became known that he had not been sent on a mission, but had
disappeared, the matter became the constant subject of conversation
in the antechamber, the kitchen, and the stables.  There was another
place where people busied themselves about it a great deal--this was
the Red House.

From the day when he heard of Foedor's mysterious departure Gregory
had his suspicions.  He was sure that he had seen Foedor enter
Vaninka's room, and unless he had gone out while he was going to seek
the general, he did not understand why the latter had not found him
in his daughter's room.  Another thing occupied his mind, which it
seemed to him might perhaps have some connection with this event--the
amount of money Ivan had been spending since that time, a very
extraordinary amount for a slave.  This slave, however, was the
brother of Vaninka's cherished foster-sister, so that, without being
sure, Gregory already suspected the source from whence this money
came.  Another thing confirmed him in his suspicions, which was that
Ivan, who had not only remained his most faithful friend, but had
become one of his best customers, never spoke of Foedor, held his
tongue if he were mentioned in his presence, and to all questions,
however pressing they were, made but one answer: "Let us speak of
something else."

In the meantime the Feast of Kings arrived.  This is a great day in
St. Petersburg, for it is also the day for blessing the waters.

As Vaninka had been present at the ceremony, and was fatigued after
standing for two hours on the Neva, the general did not go out that
evening, and gave Ivan leave to do so.  Ivan profited by the
permission to go to the Red House.

There was a numerous company there, and Ivan was welcomed; for it was
known that he generally came with full pockets.  This time he did not
belie his reputation, and had scarcely arrived before he made the
sorok-kopecks ring, to the great envy of his companions.

At this warning sound Gregory hastened up with all possible
deference, a bottle of brandy in each hand; for he knew that when
Ivan summoned him he gained in two ways, as innkeeper and as boon
companion.  Ivan did not disappoint these hopes, and Gregory was
invited to share in the entertainment.  The conversation turned on
slavery, and some of the unhappy men, who had only four days in the
year of respite from their eternal labour, talked loudly of the
happiness Gregory had enjoyed since he had obtained his freedom.

"Bah!" said Ivan, on whom the brandy had begun to take effect, "there
are some slaves who are freer than their masters."

"What do you mean?" said Gregory, pouring him out another glass of
brandy.

"I meant to say happier," said Ivan quickly.

"It is difficult to prove that," said Gregory doubtingly.

"Why difficult?  Our masters, the moment they are born, are put into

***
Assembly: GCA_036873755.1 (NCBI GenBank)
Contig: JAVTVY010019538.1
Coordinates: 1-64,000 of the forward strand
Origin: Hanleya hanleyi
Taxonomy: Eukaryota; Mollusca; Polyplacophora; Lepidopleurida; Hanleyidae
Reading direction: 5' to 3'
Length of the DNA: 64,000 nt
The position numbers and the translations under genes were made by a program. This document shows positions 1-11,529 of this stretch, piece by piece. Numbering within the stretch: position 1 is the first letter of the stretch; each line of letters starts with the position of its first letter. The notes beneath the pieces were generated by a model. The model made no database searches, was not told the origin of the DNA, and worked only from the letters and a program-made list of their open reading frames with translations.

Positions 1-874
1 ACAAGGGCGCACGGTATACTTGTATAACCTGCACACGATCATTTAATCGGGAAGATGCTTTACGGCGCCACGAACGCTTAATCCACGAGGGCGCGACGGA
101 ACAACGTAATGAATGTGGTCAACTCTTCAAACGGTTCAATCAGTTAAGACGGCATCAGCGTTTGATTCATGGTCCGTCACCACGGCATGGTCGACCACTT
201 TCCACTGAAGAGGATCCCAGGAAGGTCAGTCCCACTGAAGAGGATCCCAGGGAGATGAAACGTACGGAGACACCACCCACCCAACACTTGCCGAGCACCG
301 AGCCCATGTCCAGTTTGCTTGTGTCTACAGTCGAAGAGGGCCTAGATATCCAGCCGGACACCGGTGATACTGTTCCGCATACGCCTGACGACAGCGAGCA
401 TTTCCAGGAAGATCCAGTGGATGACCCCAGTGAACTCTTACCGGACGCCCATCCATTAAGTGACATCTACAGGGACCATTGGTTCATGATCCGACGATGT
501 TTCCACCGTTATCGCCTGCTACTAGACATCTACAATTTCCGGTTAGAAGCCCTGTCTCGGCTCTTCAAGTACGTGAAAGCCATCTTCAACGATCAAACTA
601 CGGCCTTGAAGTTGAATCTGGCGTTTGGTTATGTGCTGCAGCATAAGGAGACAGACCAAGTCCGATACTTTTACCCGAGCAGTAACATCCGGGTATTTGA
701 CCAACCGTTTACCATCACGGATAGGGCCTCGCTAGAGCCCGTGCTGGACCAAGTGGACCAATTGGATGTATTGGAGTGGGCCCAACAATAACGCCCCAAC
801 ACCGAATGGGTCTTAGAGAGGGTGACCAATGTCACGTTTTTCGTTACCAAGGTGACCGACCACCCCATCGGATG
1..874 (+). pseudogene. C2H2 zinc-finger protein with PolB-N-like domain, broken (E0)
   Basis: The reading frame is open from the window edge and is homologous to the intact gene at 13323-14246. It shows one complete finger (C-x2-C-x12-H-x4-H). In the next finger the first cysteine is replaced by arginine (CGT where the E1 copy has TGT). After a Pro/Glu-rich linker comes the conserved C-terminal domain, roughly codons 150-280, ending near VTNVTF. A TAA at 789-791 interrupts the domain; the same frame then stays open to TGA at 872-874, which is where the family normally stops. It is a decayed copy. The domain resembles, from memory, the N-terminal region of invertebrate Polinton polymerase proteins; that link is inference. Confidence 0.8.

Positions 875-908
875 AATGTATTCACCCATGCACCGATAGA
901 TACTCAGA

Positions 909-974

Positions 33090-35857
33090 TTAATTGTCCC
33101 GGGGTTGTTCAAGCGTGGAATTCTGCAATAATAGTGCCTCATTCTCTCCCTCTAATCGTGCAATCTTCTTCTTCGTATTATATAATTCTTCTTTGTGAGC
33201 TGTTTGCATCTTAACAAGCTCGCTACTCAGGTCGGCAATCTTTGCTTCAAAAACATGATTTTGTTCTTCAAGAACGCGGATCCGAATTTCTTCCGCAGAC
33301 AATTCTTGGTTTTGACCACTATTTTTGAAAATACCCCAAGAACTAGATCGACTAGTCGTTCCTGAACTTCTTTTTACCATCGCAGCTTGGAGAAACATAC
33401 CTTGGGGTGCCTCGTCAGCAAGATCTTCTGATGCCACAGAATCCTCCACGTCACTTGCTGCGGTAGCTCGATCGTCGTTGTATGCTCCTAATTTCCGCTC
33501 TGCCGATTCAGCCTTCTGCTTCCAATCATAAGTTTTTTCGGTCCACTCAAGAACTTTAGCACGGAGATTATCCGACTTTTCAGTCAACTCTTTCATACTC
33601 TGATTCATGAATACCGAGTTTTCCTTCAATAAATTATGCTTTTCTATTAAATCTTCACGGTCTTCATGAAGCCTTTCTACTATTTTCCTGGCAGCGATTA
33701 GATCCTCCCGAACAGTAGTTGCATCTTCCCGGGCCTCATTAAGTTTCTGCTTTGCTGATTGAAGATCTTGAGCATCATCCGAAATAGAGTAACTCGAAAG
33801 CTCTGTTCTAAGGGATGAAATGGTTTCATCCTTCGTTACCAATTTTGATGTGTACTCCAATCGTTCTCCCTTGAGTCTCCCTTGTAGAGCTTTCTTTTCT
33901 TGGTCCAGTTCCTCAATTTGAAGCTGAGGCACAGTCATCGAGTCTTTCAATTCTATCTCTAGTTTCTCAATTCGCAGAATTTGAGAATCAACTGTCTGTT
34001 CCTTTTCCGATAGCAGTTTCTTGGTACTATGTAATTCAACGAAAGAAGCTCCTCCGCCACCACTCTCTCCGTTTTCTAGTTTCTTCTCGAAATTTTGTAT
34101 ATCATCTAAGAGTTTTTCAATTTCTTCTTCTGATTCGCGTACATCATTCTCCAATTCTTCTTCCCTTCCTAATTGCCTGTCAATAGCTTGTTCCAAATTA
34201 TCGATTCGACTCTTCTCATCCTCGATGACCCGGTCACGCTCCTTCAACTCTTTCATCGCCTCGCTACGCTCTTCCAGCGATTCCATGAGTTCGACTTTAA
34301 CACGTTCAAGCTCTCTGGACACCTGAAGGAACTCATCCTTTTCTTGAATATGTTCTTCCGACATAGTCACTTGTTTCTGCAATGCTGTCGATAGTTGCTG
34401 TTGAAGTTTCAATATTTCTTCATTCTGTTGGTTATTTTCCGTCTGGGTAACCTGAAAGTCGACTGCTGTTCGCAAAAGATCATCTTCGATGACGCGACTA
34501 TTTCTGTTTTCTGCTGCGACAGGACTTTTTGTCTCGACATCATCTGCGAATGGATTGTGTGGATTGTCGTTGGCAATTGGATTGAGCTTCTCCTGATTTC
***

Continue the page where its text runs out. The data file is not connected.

the hands of two or three pedants, one French, another German, and a
third English, and whether they like them or not, they must be
content with their society till they are seventeen, and whether they
wish to or not, must learn three barbarous languages, at the expense
of our noble Russian tongue, which they have sometimes completely
forgotten by the time the others are acquired.  Again, if one of them
wishes for some career, he must become a soldier: if he is a
sublieutenant, he is the slave of the lieutenant; if he is a
lieutenant, he is the slave of the captain, and the captain of the
major, and so on up to the emperor, who is nobody's slave, but who
one fine day is surprised at the table, while walking, or in his bed,
and is poisoned, stabbed, or strangled.  If he chooses a civil
career, it is much the same.  He marries a wife, and does not love
her; children come to him he knows not how, whom he has to provide
for; he must struggle incessantly to provide for his family if he is
poor, and if he is rich to prevent himself being robbed by his
steward and cheated by his tenants.  Is this life?  While we,
gentlemen, we are born, and that is the only pain we cost our
mothers--all the rest is the master's concern.  He provides for us,
he chooses our calling, always easy enough to learn if we are not
quite idiots.  Are we ill?  His doctor attends us gratis; it is a
loss to him if we die.  Are we well?  We have our four certain meals
a day, and a good stove to sleep near at night.  Do we fall in love?
There is never any hindrance to our marriage, if the woman loves us;
the master himself asks us to hasten our marriage, for he wishes us
to have as many children as possible.  And when the children are
born, he does for them in their turn all he has done for us.  Can you
find me many great lords as happy as their slaves?"

"All this is true," said Gregory, pouring him out another glass of
brandy; "but, after all, you are not free."

"Free to do what?" asked Ivan.

"Free to go where you will and when you will."

"I am as free as the air," replied Ivan.

"Nonsense!" said Gregory.

"Free as air, I tell you; for I have good masters, and above all a
good mistress," continued Ivan, with a significant smile, "and I have